I was feverishly writing something about Charlottesville and the impossible realization that the President of the United States is unwilling to put Nazis and white supremacists on a different ‘moral plane’ than the people who were protesting those groups’ hideous actions. But then I read Jeff Bleich’s phenomenal Medium piece and decided he had said what I feel far better than I ever could. And so, reminded by Kathleen Winters’s eloquent post about the season of saying goodbye, I thought I’d dust this one off for friends sending their first, or maybe last, precious child off to college this month. In case you’re interested, my Year Two update: I can’t say I’ve found that fantastic new book to read, but I’ve tried out a few and this year’s departures are definitely far less brutal than last year’s. So if this is your first time, have faith. It’s what we were working towards all these years, right?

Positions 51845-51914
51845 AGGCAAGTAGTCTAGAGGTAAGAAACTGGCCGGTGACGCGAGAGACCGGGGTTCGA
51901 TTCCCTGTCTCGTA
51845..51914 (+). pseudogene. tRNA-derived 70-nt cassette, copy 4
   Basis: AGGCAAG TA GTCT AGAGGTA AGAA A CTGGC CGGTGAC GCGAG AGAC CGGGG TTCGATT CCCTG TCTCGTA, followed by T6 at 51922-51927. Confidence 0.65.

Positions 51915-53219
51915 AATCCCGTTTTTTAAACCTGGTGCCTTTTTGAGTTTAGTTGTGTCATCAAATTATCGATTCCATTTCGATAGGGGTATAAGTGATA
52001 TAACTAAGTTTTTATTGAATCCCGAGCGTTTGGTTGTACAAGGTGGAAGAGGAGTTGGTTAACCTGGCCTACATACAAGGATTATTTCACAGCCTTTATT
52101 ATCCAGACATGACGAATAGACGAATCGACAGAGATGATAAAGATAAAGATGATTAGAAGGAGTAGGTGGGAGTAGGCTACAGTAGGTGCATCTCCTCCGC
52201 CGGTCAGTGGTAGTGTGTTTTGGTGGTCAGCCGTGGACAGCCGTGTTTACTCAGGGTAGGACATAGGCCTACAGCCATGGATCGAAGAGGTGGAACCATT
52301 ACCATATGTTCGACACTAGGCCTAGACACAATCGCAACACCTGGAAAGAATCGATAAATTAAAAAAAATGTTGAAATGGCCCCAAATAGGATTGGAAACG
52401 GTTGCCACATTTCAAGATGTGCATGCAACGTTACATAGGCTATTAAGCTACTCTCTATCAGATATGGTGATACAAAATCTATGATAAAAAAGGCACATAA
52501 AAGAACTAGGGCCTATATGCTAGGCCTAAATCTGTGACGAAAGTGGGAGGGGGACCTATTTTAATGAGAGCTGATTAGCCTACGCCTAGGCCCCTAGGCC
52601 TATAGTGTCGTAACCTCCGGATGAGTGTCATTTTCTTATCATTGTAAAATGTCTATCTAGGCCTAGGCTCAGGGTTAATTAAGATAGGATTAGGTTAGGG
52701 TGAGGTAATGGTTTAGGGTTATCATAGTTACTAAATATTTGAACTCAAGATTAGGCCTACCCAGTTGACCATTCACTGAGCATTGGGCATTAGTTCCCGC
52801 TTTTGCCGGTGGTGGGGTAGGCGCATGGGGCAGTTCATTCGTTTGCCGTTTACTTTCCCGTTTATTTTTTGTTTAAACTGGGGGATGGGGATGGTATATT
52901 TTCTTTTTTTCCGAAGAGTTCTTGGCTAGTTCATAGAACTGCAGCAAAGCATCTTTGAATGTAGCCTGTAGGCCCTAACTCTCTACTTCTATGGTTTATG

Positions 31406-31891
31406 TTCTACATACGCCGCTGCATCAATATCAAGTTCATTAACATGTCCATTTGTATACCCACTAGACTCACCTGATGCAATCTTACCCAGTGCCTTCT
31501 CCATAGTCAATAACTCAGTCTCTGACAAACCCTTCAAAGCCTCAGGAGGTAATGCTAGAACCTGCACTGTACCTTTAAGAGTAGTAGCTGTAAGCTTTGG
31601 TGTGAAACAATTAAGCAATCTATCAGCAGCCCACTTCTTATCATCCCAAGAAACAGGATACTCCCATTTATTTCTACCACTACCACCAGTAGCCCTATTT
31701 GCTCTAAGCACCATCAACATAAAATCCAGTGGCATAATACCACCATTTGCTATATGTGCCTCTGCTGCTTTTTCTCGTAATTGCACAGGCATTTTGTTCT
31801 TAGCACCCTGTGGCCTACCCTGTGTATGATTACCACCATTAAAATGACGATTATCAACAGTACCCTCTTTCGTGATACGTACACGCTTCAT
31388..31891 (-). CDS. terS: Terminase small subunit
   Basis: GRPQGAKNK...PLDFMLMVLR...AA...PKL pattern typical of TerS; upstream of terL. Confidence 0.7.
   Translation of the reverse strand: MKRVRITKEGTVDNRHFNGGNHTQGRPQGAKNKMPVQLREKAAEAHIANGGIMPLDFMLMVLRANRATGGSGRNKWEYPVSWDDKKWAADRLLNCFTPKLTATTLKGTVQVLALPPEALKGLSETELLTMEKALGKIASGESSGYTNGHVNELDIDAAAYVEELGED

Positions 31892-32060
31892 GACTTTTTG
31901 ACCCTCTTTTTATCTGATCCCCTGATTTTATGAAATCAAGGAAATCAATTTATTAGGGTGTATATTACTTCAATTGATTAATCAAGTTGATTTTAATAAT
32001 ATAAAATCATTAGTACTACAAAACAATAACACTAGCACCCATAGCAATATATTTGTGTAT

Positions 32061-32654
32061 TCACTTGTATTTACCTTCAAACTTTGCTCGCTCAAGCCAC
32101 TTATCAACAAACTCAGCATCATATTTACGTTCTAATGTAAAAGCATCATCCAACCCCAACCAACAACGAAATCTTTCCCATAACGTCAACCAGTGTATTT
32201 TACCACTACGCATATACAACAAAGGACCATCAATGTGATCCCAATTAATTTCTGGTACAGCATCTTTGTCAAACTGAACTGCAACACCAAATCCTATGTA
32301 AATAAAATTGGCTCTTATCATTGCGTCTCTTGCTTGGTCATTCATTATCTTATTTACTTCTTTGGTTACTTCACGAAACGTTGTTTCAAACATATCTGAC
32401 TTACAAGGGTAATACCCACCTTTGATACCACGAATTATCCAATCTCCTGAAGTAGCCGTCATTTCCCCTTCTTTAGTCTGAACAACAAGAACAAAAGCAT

Amid the avalanche of articles and blogs and well-meaning advice I’ve consumed about surviving my oldest child leaving for college, the most helpful was something Amanda Docter offered at a PPN meeting last spring. She said she’s come to think of her kids’ departures as the end of a really good book. A book she’s enjoyed immensely, one she had a hard time putting down while she was reading it, but one she can no longer deny she’s finished. By turning the last page and placing it in an honored spot on her very favorite bookshelf, she gets to choose a new, exciting book to read next.